You’ll need a tftp-server with an ip between 10.0.0.2 – 10.0.0.30 (this is most likely hardcoded into the rom of the AP).
You’ll need to obtain the file from Cisco. This took the longest since their form is “really well constructed”.
Rename the file, place it in the root of the tftp-server and reset your AP by unplugging the power, pressing the mode-button and plug it back in. Hold the mode-button for 20 seconds (until the R-light turns red).

Verify in the tfpt-log that the AP has gotten the image, it’ll then reboot and you can configure it normally. See link to the manual at the bottom of this post.

Oh, and don’t miss the small but important part of allowing TFTP through the firewall on your workstation… I won’t say that I missed it, but it’s a crucial part of making it work.

That’s our little venture into the Cisco world. We’ll see if we go back 🙂











Installation guide:http://www.cisco.com/en/US/docs/wireless/access_point/1130/installation/guide/113h_c4.html

Obtaining your iOS-image:
(You’ll need to register first, that takes a while considering the very nice form Cisco has made… Make sure to repeatedly fill in your password, don’t use international characters in any field, and be quick so you can submit that form before your session expires. Maybe some of all that R&D budget should go to the web-guys?)
http://www.cisco.com/cisco/web/download/index.html
http://www.cisco.com/en/US/docs/wireless/access_point/1130/installation/guide/113h_c4.html#wp1092502

Download the TFPD-server:
http://tftpd32.jounin.net/

Step-by-step from Cisco:
http://www.cisco.com/en/US/docs/wireless/access_point/1130/installation/guide/113h_c4.html#wp1085457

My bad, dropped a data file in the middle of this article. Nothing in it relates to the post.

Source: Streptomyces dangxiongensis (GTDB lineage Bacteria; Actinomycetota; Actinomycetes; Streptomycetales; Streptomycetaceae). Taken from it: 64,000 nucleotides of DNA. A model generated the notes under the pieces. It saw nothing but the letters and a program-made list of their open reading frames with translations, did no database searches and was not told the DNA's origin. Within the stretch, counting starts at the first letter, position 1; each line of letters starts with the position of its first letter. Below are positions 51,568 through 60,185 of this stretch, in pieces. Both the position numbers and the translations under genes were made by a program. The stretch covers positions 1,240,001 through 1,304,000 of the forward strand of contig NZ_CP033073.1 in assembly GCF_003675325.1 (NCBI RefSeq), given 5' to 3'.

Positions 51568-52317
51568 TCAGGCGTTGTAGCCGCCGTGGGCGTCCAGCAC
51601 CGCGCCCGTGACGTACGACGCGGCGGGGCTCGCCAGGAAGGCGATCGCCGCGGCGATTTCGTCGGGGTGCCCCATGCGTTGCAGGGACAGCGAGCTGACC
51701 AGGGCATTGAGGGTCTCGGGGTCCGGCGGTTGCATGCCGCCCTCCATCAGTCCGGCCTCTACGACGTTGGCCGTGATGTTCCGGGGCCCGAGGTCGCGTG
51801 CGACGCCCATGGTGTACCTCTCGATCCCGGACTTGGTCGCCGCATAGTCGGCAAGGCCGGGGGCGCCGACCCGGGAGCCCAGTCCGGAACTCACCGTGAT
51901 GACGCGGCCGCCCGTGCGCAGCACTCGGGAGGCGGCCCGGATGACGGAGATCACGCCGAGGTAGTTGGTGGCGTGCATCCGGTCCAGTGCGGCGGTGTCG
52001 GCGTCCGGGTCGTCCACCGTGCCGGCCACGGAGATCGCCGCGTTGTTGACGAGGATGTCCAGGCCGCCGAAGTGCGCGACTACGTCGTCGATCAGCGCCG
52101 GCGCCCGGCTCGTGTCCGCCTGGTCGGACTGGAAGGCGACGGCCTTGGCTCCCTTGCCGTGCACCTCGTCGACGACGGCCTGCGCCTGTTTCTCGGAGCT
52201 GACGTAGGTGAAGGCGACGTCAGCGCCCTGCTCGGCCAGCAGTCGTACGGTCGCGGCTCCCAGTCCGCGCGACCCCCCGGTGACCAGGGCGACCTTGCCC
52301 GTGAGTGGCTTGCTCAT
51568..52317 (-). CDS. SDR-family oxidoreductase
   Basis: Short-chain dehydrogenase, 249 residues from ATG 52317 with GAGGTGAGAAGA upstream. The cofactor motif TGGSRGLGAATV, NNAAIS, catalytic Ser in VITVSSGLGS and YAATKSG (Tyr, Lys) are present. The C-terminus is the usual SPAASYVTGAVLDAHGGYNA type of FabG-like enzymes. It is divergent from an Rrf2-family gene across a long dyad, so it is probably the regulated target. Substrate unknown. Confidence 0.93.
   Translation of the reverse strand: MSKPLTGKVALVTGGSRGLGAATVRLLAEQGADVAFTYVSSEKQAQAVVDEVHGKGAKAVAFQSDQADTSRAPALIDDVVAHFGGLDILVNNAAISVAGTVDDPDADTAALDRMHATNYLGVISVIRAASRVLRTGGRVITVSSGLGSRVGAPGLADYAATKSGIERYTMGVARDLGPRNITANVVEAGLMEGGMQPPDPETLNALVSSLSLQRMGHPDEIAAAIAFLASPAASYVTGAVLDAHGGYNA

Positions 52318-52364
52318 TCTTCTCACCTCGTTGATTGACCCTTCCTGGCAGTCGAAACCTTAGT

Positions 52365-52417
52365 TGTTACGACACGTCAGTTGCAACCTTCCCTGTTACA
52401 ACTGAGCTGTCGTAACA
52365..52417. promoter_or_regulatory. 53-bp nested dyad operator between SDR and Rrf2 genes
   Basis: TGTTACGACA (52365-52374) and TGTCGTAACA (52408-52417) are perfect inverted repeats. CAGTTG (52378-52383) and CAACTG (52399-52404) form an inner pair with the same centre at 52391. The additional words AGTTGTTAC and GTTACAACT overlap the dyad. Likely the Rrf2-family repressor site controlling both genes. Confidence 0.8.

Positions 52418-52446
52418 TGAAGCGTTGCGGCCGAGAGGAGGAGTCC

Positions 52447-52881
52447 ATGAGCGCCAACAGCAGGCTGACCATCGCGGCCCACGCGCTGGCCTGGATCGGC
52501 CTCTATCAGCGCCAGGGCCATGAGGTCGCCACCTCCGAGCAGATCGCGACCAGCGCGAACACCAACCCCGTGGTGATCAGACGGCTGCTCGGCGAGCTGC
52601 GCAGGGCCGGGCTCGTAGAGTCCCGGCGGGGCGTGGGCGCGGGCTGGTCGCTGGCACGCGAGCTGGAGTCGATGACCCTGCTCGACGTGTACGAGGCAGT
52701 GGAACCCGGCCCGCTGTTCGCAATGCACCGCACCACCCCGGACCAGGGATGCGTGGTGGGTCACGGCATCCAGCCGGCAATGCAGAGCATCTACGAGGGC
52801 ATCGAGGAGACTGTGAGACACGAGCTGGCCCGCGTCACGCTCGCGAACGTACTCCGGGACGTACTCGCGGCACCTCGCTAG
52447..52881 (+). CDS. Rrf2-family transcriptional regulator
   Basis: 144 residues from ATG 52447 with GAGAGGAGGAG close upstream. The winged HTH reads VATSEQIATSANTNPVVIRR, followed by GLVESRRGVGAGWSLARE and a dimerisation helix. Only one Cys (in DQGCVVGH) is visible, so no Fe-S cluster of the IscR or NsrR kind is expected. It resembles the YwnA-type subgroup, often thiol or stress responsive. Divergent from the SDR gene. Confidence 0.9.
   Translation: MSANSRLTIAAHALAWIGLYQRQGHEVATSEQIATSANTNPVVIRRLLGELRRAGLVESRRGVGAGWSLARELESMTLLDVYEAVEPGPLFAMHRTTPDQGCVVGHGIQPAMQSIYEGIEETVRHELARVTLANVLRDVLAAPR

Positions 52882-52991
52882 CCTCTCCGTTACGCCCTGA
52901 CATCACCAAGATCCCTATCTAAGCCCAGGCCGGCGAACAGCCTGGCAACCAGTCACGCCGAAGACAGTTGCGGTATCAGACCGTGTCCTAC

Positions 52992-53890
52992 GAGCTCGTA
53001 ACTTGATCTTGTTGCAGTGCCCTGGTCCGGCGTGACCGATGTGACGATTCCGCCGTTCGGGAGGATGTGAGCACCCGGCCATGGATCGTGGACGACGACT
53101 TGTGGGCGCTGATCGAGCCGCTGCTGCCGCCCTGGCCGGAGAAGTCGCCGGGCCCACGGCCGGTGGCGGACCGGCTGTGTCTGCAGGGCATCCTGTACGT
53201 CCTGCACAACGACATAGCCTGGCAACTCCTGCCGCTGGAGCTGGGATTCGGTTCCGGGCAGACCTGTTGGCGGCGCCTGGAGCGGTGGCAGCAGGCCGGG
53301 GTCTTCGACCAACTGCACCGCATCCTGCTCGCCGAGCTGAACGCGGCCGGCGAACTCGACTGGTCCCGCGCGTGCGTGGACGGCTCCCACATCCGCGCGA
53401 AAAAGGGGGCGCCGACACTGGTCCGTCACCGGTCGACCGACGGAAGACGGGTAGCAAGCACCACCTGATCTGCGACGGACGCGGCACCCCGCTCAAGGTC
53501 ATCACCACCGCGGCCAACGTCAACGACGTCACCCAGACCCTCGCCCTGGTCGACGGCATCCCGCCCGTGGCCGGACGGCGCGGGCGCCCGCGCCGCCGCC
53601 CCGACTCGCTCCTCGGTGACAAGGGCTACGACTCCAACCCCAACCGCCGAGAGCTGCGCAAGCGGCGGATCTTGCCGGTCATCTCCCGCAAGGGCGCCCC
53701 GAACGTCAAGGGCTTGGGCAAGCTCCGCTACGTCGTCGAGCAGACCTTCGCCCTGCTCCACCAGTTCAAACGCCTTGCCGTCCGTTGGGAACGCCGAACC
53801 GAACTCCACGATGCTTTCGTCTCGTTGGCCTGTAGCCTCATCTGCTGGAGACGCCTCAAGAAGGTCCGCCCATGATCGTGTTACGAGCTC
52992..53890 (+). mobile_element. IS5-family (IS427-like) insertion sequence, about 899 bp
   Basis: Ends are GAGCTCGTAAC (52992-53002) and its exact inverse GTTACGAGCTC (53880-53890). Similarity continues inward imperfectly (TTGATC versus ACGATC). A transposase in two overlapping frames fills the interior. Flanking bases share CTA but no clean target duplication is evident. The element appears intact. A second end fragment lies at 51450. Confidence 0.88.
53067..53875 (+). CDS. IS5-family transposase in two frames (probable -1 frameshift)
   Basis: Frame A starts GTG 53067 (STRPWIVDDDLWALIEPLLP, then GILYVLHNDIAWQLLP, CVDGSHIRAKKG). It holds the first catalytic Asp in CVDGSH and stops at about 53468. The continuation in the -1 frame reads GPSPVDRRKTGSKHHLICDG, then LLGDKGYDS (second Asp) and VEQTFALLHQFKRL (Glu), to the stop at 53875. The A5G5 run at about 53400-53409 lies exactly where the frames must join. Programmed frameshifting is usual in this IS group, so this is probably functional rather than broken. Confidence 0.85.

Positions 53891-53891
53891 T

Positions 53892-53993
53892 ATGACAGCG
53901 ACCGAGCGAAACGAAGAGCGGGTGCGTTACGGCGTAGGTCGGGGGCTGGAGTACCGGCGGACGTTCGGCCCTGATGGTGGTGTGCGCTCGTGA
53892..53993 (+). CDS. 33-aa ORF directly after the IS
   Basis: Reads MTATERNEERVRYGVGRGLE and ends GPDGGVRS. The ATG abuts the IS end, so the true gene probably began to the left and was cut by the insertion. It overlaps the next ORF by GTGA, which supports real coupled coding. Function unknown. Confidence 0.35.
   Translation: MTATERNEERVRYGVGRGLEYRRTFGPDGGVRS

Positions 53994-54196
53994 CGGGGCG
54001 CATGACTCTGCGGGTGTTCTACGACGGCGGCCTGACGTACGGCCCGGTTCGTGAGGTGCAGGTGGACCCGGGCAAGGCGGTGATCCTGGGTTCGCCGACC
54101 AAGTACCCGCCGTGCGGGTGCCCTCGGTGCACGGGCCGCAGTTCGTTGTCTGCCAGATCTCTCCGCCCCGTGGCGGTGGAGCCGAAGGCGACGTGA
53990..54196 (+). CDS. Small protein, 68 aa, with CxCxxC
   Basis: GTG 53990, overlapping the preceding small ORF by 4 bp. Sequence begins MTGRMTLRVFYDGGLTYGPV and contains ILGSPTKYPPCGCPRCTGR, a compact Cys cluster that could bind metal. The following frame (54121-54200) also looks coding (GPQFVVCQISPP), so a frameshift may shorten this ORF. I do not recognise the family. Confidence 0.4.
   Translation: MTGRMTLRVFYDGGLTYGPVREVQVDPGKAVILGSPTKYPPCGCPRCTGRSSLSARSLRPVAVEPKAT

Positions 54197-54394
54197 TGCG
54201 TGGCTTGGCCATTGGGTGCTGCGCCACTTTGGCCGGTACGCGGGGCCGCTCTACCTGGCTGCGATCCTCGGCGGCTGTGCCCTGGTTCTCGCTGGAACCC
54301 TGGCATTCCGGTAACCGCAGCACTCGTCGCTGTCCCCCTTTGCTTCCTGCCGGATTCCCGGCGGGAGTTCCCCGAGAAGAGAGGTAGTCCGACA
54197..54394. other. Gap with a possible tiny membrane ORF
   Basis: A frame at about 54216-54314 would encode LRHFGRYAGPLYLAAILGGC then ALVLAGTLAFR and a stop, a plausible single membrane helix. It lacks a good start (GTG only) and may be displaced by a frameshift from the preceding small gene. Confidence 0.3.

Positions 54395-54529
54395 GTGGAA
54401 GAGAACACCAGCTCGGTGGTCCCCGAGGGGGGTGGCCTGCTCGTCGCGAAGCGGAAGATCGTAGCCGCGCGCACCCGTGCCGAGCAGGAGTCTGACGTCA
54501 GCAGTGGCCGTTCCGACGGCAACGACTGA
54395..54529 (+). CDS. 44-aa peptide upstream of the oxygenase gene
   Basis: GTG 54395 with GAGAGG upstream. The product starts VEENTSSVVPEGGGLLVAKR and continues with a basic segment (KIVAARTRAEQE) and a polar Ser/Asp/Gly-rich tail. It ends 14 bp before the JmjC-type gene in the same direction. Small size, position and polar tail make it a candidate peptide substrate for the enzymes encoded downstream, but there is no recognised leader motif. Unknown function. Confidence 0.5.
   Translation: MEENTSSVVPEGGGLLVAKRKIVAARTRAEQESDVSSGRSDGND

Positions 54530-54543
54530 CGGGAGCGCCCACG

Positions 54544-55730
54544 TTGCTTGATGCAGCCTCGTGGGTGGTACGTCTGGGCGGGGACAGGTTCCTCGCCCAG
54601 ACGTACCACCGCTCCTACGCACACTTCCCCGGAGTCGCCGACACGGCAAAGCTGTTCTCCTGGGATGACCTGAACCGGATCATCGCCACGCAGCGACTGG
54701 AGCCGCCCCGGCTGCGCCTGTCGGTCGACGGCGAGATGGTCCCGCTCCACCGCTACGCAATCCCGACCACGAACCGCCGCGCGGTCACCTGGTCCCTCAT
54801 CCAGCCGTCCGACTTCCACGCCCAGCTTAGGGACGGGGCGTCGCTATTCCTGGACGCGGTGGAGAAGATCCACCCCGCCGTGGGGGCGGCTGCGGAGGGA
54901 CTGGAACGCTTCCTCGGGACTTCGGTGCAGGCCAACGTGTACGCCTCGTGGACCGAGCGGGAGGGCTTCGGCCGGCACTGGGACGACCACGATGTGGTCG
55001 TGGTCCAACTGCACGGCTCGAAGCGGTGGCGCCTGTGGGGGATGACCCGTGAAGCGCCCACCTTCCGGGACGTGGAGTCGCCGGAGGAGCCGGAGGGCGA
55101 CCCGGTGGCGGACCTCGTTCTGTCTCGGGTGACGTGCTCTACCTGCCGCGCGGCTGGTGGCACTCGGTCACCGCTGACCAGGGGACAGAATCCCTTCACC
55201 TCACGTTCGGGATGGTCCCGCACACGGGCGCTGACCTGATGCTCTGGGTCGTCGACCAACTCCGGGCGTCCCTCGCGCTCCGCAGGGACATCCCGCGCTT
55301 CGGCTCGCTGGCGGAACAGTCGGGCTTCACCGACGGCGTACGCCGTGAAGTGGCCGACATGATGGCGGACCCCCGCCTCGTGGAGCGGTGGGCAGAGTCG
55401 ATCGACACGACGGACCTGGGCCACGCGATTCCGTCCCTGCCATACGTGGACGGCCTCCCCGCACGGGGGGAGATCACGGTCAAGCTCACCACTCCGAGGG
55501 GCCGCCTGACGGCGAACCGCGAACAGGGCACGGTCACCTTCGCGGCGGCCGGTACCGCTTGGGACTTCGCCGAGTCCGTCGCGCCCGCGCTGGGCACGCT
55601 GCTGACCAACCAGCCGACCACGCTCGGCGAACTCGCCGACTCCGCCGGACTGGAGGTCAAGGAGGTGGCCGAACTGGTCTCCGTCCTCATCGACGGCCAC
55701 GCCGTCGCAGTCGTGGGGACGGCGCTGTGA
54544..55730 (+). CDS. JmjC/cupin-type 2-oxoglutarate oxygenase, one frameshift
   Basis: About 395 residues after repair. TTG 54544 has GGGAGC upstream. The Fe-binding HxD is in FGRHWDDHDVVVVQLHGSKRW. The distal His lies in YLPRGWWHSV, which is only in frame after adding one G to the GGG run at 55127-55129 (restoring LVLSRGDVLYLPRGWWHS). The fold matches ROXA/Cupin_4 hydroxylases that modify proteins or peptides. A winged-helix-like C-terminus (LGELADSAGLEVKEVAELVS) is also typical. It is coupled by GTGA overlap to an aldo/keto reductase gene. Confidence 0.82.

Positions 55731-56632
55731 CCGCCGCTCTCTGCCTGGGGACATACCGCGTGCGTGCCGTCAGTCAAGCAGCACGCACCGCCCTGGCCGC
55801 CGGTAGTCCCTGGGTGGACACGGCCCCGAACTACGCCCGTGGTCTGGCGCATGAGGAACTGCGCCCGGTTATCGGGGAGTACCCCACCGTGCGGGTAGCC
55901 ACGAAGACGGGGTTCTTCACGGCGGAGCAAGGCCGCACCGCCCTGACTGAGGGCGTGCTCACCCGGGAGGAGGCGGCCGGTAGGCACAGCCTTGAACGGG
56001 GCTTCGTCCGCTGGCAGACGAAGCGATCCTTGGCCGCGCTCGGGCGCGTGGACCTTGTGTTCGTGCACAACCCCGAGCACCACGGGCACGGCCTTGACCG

Enable TPM in task sequence with SCCM and CCTK

During work me and a colleague have tested some utilities for handling hardware settings on both servers and clients. One of the more useful utilites we found was CCTK, Client Configuration ToolKit. This utility lets you change settings in BIOS, both during OSD and otherwise. The main usage we found for it was to enable and activate the TPM-chip on Dell client computers.

So how is it done?

You’ll need to download CCTK from Dells site.

And then run the script in the CCTK-folder to include it in your WinPE image. There’s one script for WinPE 2.1 and one for 3.0. This is due to the fact that the hardware driver needs to be local, it can’t be run from UNC.

Once it’s included you can run CCTK from command line in your task sequence.

The commands available can be found here or you can enable CMD-support in your WinPE and run it manually. It’ll then query BIOS for available switches and you can try it out before putting it in a task sequence.

Our TS looks like this:







All those reboots are because the computer needs to power cycle to both turn on and activate TPM. Once that’s done we apply our OS as usual and finish off with running the bdehdcfg.exe-utility which creates the necessary disk layout for Bitlocker and then we run the standard SCCM task “Enable Bitlocker”. If you don’t apply patches or anything else that’ll make the computer reboot you’ll need to have a “Restart Computer”-action after the disk has been configured.